Advertisements
    Advertisements
  • Following Us

  • Categories

  • Check out the Archives









  • Awards & Nominations

  • Advertisements

“I’m Ready to Communicate With You Now”: The Millennial Anxieties of “The Sixth Sense”, and Feeling Alone in the City of Brotherly Love…

This Saturday, I’ll be discussing The Sixth Sense on The 250, the weekly podcast that I co-host discussing the IMDb’s Top 250 Movies of All-Time. However, I had some thoughts on the film that I wanted to jot down first.

What do you think these ghosts want when they talk to you? I want you to think about it, Cole. I want you to think about it really carefully. What do you think they want?

Just help.

That’s right. That’s what I think too. They just want help, even the scary ones. I think I might know a way to make them go away.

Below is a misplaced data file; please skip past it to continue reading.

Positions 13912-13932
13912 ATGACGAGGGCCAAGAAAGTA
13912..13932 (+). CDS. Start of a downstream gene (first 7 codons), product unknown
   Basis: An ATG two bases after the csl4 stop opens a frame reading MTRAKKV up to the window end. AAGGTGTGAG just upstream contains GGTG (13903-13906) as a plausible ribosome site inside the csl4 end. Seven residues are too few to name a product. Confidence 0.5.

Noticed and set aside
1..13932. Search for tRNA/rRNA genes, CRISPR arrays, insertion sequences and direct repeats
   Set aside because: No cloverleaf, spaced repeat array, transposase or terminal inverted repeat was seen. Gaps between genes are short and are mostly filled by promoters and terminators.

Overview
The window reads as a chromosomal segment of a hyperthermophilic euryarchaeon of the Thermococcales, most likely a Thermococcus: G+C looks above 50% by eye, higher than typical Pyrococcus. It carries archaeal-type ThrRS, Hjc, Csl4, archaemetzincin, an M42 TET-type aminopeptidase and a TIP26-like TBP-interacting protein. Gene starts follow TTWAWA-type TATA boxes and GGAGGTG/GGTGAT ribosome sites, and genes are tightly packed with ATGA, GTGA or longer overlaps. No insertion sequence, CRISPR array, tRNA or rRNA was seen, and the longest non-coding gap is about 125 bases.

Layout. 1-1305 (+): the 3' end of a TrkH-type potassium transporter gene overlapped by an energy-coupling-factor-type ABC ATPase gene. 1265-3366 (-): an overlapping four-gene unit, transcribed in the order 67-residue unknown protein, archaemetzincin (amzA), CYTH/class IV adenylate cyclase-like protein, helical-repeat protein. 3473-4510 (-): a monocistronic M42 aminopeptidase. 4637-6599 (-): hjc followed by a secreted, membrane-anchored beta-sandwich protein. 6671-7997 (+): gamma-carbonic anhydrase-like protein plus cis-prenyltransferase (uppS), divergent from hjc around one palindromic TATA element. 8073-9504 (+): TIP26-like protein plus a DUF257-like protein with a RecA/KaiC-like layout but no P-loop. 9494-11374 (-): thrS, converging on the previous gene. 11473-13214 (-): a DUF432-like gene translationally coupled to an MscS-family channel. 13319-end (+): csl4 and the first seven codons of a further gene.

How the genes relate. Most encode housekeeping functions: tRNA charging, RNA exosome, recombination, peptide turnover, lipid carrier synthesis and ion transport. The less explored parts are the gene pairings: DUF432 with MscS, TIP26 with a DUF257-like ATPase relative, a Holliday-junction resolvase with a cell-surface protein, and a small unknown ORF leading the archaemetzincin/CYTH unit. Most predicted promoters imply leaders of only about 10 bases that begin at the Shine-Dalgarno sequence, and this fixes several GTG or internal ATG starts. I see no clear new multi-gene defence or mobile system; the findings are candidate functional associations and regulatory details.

How?

Listen to them.

The Sixth Sense is a remarkable film, for many reasons.

These days, The Sixth Sense is perhaps best known for its central twist. The film’s powerhouse emotional ending has become a pop cultural touchstone, anchoring jokes in everything from Fifty First Dates to the viral video sensation Jizz in my Pants. Of course, this also complicates the legacy of The Sixth Sense by serving as ground zero for director M. Night Shyamalan’s subsequent dependence upon these sorts of twists in movies like The Village or The Happening. Nevertheless, The Sixth Sense has endured in the popular memory as one of the rare twist-driven films that stands up to repeat viewings.

A Cole’d open.

However, it is much more than that. Even beyond that, The Sixth Sense is a lavish production that looks beautiful. Of course, Shyamalan’s ego has done his reputations few favours, from his own cameo as a writer-messiah in The Lady in the Water to his role in a Sci-Fi Channel documentary The Buried Secret of M. Night Shyamalan to the famous Newsweek cover crowning him “the next Spielberg.” Still, The Sixth Sense is visually stunning. Although it is tempting to think of The Sixth Sense as a “small” movie by modern standards, it was actually produced on a budget of $40m.